The Rinspeed stand at the Geneva motor show is often the exception to the rule. Here, it is not necessarily the car itself that is the star but all the technology that is contained inside it. The Budii concept car presented by Rinspeed at the 2015 Geneva motor show is no exception. This hybrid-powered vehicle is geared for the future world of autonomous driving and at its heart is a 7-axis robotic arm produced by the German company Kuka.
Not entirely dissimilar to the robotic arms in the multi-axis CNC machines used to produce watch movements and cases, the robotic arm in the Budii replaces the conventional steering column. It can contort itself into various positions, morphing from the familiar driving position to hide itself away (offering the driver more room for his or her autonomous commute) or even act as a table. For anyone crossing the English Channel, the robotic arm also offers the neat function of changing to left or right-hand drive in an instant. But the fact that the pedals remain on the left could provide for some interesting driving experiences.
The idea is that the vehicle can adapt to its owners requirements. For the monotonous daily commute, it can take full control, whereas the owner can take the wheel for an enjoyable spin in the country. But where does Carl F. Bucherer fit in with all this? Mounted on the steering column is a self-winding Manero Power reserve model from the Lucerne-based watch manufacturer, presenting the time right in front of the driver’s eyes. A high-precision camera monitoring the watch is capable of spotting when the power reserve indicator at 3 o’clock enters the red zone, in which case the robotic arm turns into the world’s most intelligent watch winder, gently rotating to wind the watch.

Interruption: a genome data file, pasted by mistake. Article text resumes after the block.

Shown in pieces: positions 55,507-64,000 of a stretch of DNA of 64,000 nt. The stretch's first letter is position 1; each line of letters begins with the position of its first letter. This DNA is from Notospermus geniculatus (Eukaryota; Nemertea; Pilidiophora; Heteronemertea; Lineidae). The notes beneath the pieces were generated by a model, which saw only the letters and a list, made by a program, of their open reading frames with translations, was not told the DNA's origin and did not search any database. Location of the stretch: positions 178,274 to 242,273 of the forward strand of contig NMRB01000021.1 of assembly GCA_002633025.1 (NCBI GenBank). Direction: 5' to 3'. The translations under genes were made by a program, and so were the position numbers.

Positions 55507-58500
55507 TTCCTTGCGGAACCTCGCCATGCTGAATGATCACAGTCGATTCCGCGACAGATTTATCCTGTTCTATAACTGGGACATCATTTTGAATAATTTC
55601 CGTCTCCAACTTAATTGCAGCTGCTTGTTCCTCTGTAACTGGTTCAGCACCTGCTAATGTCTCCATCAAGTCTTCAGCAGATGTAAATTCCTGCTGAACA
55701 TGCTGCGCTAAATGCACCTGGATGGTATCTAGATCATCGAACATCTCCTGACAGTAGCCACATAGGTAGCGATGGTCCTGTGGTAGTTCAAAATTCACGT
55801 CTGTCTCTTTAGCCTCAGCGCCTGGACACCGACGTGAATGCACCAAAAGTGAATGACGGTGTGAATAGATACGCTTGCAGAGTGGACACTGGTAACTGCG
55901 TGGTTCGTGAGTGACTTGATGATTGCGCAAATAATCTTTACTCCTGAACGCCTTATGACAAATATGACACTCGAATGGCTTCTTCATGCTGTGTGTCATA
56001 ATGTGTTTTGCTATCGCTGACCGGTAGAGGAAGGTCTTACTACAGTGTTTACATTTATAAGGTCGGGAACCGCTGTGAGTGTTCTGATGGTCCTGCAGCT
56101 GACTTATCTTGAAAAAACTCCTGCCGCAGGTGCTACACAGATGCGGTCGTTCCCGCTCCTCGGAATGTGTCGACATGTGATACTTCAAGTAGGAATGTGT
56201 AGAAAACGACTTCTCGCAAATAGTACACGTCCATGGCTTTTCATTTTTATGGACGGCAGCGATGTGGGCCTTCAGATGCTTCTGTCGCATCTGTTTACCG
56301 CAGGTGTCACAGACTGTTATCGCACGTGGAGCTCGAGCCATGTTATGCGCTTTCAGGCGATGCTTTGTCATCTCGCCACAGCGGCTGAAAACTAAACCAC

Casting aside concerns such as what happens if the car is in manual mode when the system decides that the watch needs winding, why you would take your watch off in the car in the first place and how far you would have to drive continuously to wear down the 55-hour power reserve, the presence of the watch on the robotic arm is an excellent means of drawing attention to a range of innovative technologies.
Apart from the arm itself, the cockpit is brimming with new technologies such as advanced air conditioning and lighting systems, a next-generation infotainment system, laser scanners to monitor the outside of the vehicle, a 3D camera, NFD interconnectivity and new fibre-matrix materials for the upholstery.
Amongst all this state-of-the-art technology, the presence of a traditional Swiss timepiece is indeed a contradiction but it is one which could offer a modicum of reassuring familiarity if and when we have to adapt – both physically and mentally – to autonomous driving.